Exponential protection of zero modes in Majorana islands
Abstract
Majorana zero modes are quasiparticle excitations in condensed matter systems that have been proposed as building blocks of faulttolerant quantum computers. They are expected to exhibit nonAbelian particle statistics, in contrast to the usual statistics of fermions and bosons, enabling quantum operations to be performed by braiding isolated modes around one another. Quantum braiding operations are topologically protected insofar as these modes are pinned near zero energy, with the departure from zero expected to be exponentially small as the modes become spatially separated. Following theoretical proposals, several experiments have identified signatures of Majorana modes in nanowires with proximityinduced superconductivity and atomic chains, with small amounts of mode splitting potentially explained by hybridization of Majorana modes. Here, we use Coulombblockade spectroscopy in an InAs nanowire segment with epitaxial aluminium, which forms a proximityinduced superconducting Coulomb island (a ‘Majorana island’) that is isolated from normalmetal leads by tunnel barriers, to measure the splitting of nearzeroenergy Majorana modes. We observe exponential suppression of energy splitting with increasing wire length. For short devices of a few hundred nanometres, subgap state energies oscillate as the magnetic field is varied, as is expected for hybridized Majorana modes. Splitting decreases by a factor of about ten for each half a micrometre of increased wire length. For devices longer than about one micrometre, transport in strong magnetic fields occurs through a zeroenergy state that is energetically isolated from a continuum, yielding uniformly spaced Coulombblockade conductance peaks, consistent with teleportation via Majorana modes. Our results help to explain the trivialtotopological transition in finite systems and to quantify the scaling of topological protection with endmode separation.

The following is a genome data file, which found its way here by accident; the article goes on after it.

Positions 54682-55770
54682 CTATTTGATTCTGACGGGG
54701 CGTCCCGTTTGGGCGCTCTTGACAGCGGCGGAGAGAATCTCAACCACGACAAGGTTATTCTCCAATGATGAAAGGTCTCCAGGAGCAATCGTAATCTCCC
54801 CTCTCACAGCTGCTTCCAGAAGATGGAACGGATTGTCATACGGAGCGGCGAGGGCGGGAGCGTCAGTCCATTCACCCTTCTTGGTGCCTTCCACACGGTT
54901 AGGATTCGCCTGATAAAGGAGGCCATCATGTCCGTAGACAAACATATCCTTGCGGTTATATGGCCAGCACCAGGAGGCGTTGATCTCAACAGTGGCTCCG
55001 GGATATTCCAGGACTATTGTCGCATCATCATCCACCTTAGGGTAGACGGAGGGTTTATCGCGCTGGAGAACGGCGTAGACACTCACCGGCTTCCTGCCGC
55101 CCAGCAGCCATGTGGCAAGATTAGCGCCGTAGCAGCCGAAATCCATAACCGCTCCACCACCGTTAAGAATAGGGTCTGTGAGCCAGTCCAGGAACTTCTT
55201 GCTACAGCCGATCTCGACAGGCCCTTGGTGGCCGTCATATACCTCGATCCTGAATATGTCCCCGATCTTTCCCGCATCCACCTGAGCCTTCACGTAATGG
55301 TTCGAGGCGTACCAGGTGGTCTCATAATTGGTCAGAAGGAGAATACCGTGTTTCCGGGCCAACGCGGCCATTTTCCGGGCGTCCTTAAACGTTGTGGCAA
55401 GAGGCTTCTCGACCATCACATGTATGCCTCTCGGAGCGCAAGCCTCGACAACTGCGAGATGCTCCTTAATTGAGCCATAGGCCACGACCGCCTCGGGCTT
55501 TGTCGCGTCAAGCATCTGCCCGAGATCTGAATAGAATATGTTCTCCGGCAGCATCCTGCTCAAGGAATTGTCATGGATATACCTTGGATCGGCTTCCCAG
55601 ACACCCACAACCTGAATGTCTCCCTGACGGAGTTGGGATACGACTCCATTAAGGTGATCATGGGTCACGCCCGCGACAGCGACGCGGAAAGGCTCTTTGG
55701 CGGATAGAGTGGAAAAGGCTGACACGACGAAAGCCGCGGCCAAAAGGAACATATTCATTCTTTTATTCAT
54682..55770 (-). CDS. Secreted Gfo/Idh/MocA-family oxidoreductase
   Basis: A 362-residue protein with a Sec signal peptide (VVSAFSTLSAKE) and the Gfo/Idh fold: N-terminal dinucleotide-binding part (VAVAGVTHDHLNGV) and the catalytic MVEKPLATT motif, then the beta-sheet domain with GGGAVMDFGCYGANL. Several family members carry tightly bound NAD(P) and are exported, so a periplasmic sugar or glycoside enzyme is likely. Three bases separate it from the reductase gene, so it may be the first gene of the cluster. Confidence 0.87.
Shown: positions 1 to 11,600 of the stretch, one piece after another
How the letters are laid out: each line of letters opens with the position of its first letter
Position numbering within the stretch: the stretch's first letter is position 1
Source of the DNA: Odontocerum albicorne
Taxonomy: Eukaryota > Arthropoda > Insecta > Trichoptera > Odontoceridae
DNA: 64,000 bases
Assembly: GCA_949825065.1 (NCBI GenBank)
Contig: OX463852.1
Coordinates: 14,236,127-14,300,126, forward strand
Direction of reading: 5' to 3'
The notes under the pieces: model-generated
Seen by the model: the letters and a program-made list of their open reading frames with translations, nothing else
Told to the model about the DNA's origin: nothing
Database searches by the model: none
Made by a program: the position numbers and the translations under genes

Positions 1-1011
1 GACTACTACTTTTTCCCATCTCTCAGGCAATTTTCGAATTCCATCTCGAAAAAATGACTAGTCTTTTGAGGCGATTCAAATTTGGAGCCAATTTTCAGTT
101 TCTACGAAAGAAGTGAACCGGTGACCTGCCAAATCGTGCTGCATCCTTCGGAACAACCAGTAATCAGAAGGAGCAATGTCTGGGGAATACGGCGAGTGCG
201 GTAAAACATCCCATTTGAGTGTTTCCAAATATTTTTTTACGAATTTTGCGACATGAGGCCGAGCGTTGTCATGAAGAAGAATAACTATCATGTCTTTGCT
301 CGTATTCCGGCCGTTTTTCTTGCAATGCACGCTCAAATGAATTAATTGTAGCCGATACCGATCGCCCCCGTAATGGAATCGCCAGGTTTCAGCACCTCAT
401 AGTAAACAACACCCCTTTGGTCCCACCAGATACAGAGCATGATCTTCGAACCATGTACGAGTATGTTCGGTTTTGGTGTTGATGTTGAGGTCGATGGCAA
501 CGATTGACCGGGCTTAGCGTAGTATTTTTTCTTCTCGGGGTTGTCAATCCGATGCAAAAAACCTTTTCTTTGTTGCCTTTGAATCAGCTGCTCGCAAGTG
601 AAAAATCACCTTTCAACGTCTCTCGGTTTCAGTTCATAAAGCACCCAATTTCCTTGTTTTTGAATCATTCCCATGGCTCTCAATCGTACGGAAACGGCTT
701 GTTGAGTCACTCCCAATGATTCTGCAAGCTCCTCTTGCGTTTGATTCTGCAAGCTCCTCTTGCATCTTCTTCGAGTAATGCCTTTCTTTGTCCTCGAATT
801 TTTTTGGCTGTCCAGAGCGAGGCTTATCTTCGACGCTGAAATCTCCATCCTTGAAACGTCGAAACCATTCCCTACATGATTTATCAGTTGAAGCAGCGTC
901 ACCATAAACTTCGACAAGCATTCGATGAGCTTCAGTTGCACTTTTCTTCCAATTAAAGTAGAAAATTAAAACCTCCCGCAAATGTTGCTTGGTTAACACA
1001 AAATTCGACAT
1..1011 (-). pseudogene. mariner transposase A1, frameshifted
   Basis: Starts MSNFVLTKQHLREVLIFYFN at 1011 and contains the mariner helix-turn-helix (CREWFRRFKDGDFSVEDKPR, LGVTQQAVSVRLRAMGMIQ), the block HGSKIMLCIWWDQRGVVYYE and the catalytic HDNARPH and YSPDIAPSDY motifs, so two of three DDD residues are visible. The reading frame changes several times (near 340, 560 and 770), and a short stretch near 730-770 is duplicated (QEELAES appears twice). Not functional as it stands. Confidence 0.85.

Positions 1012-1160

Publication:

Nature
 Pub Date:
 March 2016
 DOI:
 10.1038/nature17162
 arXiv:
 arXiv:1603.03217
 Bibcode:
 2016Natur.531..206A
 Keywords:

 Condensed Matter  Mesoscale and Nanoscale Physics;
 Condensed Matter  Superconductivity;
 Quantum Physics
 EPrint:
 main text and methods section